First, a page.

Studer Grinding Machines

StuderLogo

StuderOAFritz Studer AG was founded in 1912. The first cylindrical grinding machine produced was for their own use, but a modified version was exhibited at the 1914 National Exhibition in Bern. Studer cylindrical grinding machines made their first commercial appearance at the Basel Swiss Industries Fair in 1918 in the form of the model OA. This was a modified version of the machine Fritz Studer had made for his own use and featured automatic wheel infeed and a patented automatic reversing mechanism which remained in production until the early 1970s.

Today, Studer are part of the Schleifring group and still make superb manual and CNC cylindrical grinding machines.

 

 

 

 

 

Studer OB

StuderOBThe Studer OB was the direct successor to the model OA and was produced from the mid 1930s through to the early 1970s. The OB could accept work up to 400mm long and 100mm in diameter. Around 1500 machines were produced and around 160 were imported to the UK with most machines destined for government bodies such as Royal Ordinance and Royal Mail research departments.

StuderOB-2By the 1950s the design of the OB was looking rather antiquated, Studer had pioneered the use of hydraulic table transport in 1939 but the OB continued to use the mechanical drive developed before the Great War. What ensured the survival of the OB was its phenomenal versatility. Not only did it have the conventional table and wheel-head movements, but also a secondary wheel-head compound slide with screw or lever operation. This slide was mounted on a swiveling base allowing the wheel-head, which could also be independently angled, to be fed into the job at any angle. The wheel-head could also carry a second smaller wheel on the right hand end of the spindle further increasing the versatility of the machine. A wide range of accessories was available including various work-heads accepting Schaublin W20 collets, internal grinding attachments, work steadies and small part grinding attachments.

StuderOB-1

Internal grinding on a Studer OB

The versatility of this machine and its compact size continues to make it useful for certain industrial applications today. One firm I know of has a number of OBs, reconditioned at great expense, used in the production of specialist tungsten carbide tools. GEPY also have a number of OBs employed in the production of their excellent revolving centres and precision spindles. Until recently I had a very well equipped OB in my own workshop which was employed in the reconditioning of other machines.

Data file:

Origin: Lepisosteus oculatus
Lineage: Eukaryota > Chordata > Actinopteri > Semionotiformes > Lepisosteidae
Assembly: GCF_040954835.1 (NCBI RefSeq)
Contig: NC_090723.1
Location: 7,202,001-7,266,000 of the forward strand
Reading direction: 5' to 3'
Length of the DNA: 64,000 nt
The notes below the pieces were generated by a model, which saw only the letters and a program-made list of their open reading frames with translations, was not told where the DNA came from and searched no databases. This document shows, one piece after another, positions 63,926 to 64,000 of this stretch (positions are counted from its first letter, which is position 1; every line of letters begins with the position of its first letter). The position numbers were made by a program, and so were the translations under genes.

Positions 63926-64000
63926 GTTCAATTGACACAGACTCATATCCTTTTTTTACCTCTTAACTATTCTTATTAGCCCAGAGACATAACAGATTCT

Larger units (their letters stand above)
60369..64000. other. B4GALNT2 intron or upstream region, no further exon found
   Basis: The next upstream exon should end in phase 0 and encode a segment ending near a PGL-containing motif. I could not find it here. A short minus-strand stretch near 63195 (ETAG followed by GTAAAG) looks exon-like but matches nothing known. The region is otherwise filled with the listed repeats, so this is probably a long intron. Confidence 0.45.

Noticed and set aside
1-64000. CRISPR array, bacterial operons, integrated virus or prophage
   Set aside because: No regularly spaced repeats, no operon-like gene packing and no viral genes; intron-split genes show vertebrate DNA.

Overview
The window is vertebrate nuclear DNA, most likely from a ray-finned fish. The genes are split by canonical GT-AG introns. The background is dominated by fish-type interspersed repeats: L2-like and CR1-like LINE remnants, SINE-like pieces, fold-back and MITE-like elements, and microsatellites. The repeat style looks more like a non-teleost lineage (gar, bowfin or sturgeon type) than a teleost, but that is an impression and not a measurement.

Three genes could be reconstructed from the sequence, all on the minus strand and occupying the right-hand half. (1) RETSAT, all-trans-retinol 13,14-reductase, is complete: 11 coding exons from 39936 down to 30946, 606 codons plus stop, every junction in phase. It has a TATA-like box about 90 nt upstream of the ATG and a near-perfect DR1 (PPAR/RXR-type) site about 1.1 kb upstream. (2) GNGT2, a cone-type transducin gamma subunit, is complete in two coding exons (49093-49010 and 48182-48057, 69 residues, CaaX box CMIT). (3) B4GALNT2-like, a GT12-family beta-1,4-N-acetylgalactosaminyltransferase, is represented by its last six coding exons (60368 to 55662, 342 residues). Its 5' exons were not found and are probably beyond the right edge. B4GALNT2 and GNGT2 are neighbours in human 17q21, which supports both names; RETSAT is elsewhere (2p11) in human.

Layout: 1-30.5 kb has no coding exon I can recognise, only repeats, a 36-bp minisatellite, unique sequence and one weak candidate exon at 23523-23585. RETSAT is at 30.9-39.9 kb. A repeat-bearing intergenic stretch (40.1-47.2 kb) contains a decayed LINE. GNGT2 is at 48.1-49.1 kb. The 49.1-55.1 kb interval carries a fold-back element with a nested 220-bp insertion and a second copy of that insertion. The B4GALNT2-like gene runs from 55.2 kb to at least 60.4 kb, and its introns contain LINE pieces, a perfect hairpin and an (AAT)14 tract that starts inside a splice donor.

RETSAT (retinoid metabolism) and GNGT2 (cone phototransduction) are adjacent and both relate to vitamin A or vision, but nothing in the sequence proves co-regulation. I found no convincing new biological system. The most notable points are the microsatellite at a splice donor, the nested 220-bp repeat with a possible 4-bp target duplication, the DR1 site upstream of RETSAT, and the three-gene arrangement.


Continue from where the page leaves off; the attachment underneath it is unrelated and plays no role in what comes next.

StuderRHU450-500Studer RHU450 and RHU500

While the OB continued to have a strong niche in the market place, Studer continued the development of their products and in 1939 produced the world’s first cylindrical grinder with hydraulic table transport. The RHU450 and RHU500 were of greater capacity than the OB and are distinctly modern in appearance with close coupled motor drives for both the wheel-head and work-head. As with current Studer models these machines employed plain bearings in the wheel-head.

 

StuderOC-S20Studer OC / S20

The model OC, now known as the S20, was designed as the successor of the model OB. This machine had similar capacities to the OB and still employed a mechanical drive to the table but, like the RHU450 and RHU500, had close coupled drives for the work-head (still accepting W20 collets) and wheel-head. The S20 was also fitted with a pull over internal spindle for rapid deployment. The S20 is a current Studer product.

 

 

 

 

 

StuderRM250-59Studer RM250

The Studer RM250 production cylindrical grinder was produced in fairly large numbers from 1959 to the 1980s. This superb little machine was designed for the production of small high precision components such as diesel injector needles. The work-head centre height was 60mm with a distance between centres of 250mm. Tables were electro-mechanically driven through a complex array of belts, servos and relays. Various accessories and special equipment was available for these machines such as auto-sizing equipment enabling them to be employed as semi-automated machines.

These machines are generally not suitable for tool-room type work, but none-the-less could prove extremely useful in the amateurs workshop.

Thanks to Dr Peter Clark for the loan of the 1959 catalogue below.

 

 

Studer FH450_0001Studer FH450 Surface Grinder

Best known for their cylindrical grinders, in 1946 Studer introduced the FH450 surface grinder. With a grinding capacity of 450 x 150 the FH450 featured hydraulic feeds to both traverses and could accommodate 325mm under the spindle. The machine was discontinued in 1967.